Background: The eruption in Kilauea's middle east rift zone started with a fissure eruption on January 3, 1983, and continued with few interruptions at Pu`u `O`o Cone, or temporarily from vents within a few kilometers to the east or west. A fissure eruption on the upper east flank of Pu`u `O`o Cone on Sept. 21, 2011, drained the lava lakes and fed a lava flow (Peace Day flow) that advanced southeast through the abandoned Royal Gardens subdivision to the ocean within Hawai`i Volcanoes National Park in early December 2011. The flows stalled and re-entered the ocean starting on November 24, 2012 until activity started to decline and the ocean entry ceased in August 20, 2013; the flow was dead by early November, 2013. The Kahauale`a flow, which started from the spatter cone/lava lake at the northeast edge of the Pu`u `O`o crater floor in mid-January, 2013, was dead by late April, but a new flow (informally called Kahauale`a 2) became active in the same general area in early May. In general, activity waxes with inflation and wanes with deflation.
Hazard Summary: East rift vents and flow field - near-vent areas could erupt or collapse without warning with spatter and/or ash being wafted within the gas plume; potentially-lethal concentrations of sulfur dioxide gas may be present within 1 km downwind of vent areas. Active lava flows within forest can produce methane blasts that propel rocks and other debris into the air. All recently active lava flows are within Hawai`i Volcanoes National Park and adjacent State land managed by the Department of Land and Natural Resources or the Office of Hawaiian Affairs; the lava flows do not pose an imminent hazard to any structures not already within the County-declared mandatory evacuation zone. Kilauea Crater - ash and Pele's hair can be carried several kilometers downwind; potentially-lethal concentrations of sulfur dioxide can be present within 1 km downwind.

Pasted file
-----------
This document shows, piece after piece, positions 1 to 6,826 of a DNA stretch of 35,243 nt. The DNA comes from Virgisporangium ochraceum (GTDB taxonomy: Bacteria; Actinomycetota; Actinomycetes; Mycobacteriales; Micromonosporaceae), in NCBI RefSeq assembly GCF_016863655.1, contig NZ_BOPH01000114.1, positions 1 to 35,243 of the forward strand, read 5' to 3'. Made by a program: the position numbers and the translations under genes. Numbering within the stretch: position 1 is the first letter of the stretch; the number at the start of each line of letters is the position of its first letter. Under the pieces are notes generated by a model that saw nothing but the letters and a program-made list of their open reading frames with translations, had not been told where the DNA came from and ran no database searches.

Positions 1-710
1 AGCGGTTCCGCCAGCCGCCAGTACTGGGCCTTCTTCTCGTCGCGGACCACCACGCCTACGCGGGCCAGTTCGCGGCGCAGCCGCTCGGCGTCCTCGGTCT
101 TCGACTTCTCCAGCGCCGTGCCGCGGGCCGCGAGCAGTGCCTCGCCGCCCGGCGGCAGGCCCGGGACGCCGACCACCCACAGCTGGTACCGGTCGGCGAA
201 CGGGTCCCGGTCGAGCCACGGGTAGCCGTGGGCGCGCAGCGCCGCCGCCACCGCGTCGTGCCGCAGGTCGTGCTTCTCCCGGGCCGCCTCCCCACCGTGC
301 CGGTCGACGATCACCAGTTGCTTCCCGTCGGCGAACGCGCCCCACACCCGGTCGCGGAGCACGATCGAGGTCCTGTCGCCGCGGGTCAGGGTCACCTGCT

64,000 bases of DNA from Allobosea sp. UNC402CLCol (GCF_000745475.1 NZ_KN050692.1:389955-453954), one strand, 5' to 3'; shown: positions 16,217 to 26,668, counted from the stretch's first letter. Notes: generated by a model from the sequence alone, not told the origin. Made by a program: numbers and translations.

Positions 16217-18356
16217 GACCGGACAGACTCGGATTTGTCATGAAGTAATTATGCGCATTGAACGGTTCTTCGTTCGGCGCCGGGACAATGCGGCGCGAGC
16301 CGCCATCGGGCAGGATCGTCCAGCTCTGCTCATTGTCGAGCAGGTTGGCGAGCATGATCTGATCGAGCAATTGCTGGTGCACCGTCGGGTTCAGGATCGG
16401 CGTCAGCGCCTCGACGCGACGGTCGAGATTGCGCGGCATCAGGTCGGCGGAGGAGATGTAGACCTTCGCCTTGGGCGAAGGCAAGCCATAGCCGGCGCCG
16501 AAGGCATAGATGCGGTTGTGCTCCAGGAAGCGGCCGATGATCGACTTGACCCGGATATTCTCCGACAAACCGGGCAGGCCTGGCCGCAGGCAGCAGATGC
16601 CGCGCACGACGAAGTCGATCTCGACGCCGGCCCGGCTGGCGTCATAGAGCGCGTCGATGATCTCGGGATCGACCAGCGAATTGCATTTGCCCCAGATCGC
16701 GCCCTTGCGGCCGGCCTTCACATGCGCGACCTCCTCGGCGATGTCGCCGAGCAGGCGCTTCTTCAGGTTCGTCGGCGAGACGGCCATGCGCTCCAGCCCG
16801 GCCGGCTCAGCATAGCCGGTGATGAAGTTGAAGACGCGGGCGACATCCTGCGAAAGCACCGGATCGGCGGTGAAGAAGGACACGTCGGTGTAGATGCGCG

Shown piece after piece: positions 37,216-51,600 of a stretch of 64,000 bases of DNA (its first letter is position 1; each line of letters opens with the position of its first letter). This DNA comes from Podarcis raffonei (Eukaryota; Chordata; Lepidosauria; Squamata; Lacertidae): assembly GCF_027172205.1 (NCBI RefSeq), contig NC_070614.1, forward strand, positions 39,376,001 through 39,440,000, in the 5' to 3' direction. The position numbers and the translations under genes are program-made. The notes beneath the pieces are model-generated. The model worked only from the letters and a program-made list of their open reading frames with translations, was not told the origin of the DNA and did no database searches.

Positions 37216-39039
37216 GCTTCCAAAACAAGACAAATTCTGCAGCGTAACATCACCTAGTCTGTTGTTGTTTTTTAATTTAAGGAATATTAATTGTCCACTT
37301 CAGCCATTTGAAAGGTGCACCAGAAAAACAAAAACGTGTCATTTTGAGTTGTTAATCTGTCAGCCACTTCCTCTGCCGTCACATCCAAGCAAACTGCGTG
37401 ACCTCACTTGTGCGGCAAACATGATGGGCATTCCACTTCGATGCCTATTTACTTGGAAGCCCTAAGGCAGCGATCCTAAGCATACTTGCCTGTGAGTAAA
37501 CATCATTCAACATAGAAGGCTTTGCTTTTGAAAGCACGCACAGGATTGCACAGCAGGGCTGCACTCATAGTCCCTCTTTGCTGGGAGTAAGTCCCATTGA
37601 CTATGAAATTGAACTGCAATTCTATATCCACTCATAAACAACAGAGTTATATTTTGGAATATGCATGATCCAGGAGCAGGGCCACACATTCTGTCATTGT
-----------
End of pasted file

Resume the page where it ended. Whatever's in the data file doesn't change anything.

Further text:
Viewing Summary: East rift zone flow field - Most of the flow field is within the closed-access Kahauale'a Natural Area Reserve (NAR) or the Wao Kele o Puna Forest Reserve (DLNR, OHA) and can only be viewed from the air. Under favorable weather conditions at night, distant glow from the active flows can be seen from the County Viewing Area at Kalapana (Lava hotline 961-8093) and from the end of the Chain of Craters Road within Hawai`i Volcanoes National Park. Pu`u `O`o Cone and Kilauea Crater - these areas are within Hawai`i Volcanoes National Park; Park access and viewing information can be found at http://www.nps.gov/havo/planyourvisit/lava2.htm.
- Volcanic History Overview: Kilauea volcano is one of the most active and best studied volcanoes in the world and is renowned for the accessability of her eruptions. Throughout her history, Kilauea has erupted from three main areas, its summit and two rift zones. Kilauea currently has a summit caldera, but it may not always have been evident. Most eruptions are relatively gentle, sending lava flows downslope from fountains a few meters to a few hundred meters high. Over and over again these eruptions occur, gradually building up the volcano and giving it a gentle, shield-like form. Every few decades to centuries, however, powerful explosions spread ejecta across the landscape. Such explosions can be lethal, as the one in 1790 that killed scores of people in a war party near the summit of Kilauea. Such explosions can take place from either the summit or the upper rift zones. Kilauea has erupted more than 60 times in the past 150 years. The current eruption began in 1983.
- Location: Hawaii and Pacific Ocean, HI
Elevation: 1247 m
Recent Eruption: Ongoing
- Hazard Assessments: Kauahikaua. Jim, 2007, Lava Flow Hazard Assessment, as of August 2007, for Kīlauea East Rift Zone Eruptions, Hawai`i Island, Open-File Report 2007-1264.
- Link to monitoring data: Recent Earthquakes in Hawaii Page
Volcanic Alert Level: WATCH Aviation Color Code: ORANGE